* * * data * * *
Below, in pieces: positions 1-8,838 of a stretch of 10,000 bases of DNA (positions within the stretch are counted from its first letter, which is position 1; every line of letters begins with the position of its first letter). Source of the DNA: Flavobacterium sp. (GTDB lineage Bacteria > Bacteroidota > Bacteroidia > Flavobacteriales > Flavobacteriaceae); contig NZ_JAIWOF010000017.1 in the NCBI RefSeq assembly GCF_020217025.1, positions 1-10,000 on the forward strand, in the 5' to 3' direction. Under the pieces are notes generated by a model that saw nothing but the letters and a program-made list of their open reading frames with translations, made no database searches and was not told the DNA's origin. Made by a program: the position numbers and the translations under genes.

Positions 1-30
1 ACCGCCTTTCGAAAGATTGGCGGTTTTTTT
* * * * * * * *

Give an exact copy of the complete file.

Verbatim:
Below, in pieces: positions 1-8,838 of a stretch of 10,000 bases of DNA (positions within the stretch are counted from its first letter, which is position 1; every line of letters begins with the position of its first letter). Source of the DNA: Flavobacterium sp. (GTDB lineage Bacteria > Bacteroidota > Bacteroidia > Flavobacteriales > Flavobacteriaceae); contig NZ_JAIWOF010000017.1 in the NCBI RefSeq assembly GCF_020217025.1, positions 1-10,000 on the forward strand, in the 5' to 3' direction. Under the pieces are notes generated by a model that saw nothing but the letters and a program-made list of their open reading frames with translations, made no database searches and was not told the DNA's origin. Made by a program: the position numbers and the translations under genes.

Positions 1-30
1 ACCGCCTTTCGAAAGATTGGCGGTTTTTTT